Objectives We examined the use of data from social media for surveillance of physical activity prevalence in the USA.
Methods We obtained data from the social media site Twitter from April 2015 to March 2016. The data consisted of 1 382 284 geotagged physical activity tweets from 481 146 users (55.7% men and 44.3% women) in more than 2900 counties. We applied machine learning and statistical modelling to demonstrate sex and regional variations in preferred exercises, and assessed the association between reports of physical activity on Twitter and population-level inactivity prevalence from the US Centers for Disease Control and Prevention.
Results The association between physical inactivity tweet patterns and physical activity prevalence varied by sex and region. Walking was the most popular physical activity for both men and women across all regions (15.94% (95% CI 15.85% to 16.02%) and 18.74% (95% CI 18.64% to 18.88%) of tweets, respectively). Men and women mentioned performing gym-based activities at approximately the same rates (4.68% (95% CI 4.63% to 4.72%) and 4.13% (95% CI 4.08% to 4.18%) of tweets, respectively). CrossFit was most popular among men (14.91% (95% CI 14.52% to 15.31%)) among gym-based tweets, whereas yoga was most popular among women (26.66% (95% CI 26.03% to 27.19%)). Men mentioned engaging in higher intensity activities than women. Overall, counties with higher physical activity tweets also had lower leisure-time physical inactivity prevalence for both sexes.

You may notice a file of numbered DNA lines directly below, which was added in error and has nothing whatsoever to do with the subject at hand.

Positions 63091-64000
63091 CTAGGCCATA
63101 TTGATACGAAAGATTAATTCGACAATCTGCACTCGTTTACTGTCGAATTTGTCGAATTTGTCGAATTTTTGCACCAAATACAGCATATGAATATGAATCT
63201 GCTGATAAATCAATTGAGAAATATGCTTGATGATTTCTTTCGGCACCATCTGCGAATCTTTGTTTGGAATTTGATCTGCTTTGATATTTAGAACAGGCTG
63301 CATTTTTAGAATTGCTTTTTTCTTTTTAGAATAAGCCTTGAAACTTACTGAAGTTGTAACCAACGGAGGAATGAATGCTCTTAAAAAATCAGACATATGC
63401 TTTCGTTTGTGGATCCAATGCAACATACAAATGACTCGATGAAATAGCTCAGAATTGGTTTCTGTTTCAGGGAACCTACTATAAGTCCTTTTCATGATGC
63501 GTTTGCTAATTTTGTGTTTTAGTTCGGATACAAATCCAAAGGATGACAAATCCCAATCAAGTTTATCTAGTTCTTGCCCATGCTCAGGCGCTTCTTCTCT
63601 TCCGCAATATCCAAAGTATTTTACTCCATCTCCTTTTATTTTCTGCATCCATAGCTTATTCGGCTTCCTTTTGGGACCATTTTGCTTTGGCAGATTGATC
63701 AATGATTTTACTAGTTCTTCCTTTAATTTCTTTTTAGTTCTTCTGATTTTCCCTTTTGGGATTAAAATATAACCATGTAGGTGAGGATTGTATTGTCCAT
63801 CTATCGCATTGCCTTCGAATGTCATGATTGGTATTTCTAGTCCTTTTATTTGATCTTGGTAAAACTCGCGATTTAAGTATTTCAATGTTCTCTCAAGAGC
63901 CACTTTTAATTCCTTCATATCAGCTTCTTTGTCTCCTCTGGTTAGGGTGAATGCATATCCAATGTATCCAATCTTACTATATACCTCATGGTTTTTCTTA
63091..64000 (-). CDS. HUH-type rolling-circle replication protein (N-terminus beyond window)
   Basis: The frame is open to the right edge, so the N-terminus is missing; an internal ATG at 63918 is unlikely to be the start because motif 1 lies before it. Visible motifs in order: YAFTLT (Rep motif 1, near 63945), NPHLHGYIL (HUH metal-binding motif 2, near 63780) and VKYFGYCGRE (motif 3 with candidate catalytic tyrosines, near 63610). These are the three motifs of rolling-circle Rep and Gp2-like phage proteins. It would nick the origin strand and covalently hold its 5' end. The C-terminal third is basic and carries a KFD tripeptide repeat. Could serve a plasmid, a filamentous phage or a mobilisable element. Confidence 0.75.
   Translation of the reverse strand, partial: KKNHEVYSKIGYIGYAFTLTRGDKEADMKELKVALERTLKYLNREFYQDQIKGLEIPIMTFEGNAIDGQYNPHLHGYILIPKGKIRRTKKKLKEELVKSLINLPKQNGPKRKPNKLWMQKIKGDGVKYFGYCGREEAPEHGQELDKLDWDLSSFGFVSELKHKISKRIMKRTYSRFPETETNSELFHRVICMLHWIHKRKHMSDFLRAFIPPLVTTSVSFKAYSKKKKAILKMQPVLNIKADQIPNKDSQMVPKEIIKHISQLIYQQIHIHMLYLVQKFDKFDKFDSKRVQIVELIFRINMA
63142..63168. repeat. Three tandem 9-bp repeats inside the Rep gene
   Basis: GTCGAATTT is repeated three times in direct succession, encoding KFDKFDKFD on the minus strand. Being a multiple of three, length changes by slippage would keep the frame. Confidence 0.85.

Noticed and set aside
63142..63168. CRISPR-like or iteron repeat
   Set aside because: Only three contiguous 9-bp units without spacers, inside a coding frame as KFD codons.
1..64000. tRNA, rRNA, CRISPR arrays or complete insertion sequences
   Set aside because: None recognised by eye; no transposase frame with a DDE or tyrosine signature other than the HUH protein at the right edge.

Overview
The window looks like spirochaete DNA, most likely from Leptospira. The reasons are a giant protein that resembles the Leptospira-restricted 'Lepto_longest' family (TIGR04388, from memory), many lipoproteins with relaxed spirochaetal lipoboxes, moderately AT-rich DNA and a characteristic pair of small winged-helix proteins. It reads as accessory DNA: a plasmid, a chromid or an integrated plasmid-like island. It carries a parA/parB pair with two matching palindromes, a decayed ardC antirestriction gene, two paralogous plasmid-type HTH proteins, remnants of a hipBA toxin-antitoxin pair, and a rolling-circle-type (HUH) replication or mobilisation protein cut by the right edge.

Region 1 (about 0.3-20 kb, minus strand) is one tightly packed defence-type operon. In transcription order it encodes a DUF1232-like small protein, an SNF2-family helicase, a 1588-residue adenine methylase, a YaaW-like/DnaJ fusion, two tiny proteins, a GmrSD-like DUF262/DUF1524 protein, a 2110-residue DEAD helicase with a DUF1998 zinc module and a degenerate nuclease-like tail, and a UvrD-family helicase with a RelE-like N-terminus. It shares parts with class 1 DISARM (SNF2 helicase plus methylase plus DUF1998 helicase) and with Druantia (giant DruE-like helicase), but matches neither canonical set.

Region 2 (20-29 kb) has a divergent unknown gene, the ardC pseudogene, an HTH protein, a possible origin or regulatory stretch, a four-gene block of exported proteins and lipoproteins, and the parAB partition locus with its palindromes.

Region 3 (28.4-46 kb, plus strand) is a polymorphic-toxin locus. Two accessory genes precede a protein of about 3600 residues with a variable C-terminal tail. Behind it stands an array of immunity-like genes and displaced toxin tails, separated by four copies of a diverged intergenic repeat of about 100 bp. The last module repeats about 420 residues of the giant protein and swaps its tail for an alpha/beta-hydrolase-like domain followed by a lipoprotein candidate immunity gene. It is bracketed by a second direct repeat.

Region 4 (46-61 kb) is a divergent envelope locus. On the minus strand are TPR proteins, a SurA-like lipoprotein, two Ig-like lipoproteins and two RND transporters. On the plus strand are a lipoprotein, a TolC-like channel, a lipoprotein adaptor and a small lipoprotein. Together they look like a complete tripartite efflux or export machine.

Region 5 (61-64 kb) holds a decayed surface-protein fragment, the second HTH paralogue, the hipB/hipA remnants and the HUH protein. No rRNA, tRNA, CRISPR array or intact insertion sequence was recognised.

Conclusions The regional-specific and sex-specific activity patterns captured on Twitter may allow public health officials to identify changes in health behaviours at small geographical scales and to design interventions best suited for specific populations.
- social media
- public health
- digital data
- physical inactivity
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Contributors EON designed the study. QCN provided data and helped guide the analyses. CG guided data management and processing. NC and EON conducted the analyses, and wrote the initial draft of the paper. All authors edited the paper.
Funding NC, CG and EON are supported by a grant (#73362) from the Robert Wood Johnson Foundation. QCN is supported by National Institutes of Health grant 5K01ES025433.
Competing interests None.
Patient consent for publication Not required.
Ethics approval The study was declared exempt by the University of Washington Institutional Review Board.
Provenance and peer review Not commissioned; externally peer reviewed.
Data availability statement Data are available upon reasonable request.
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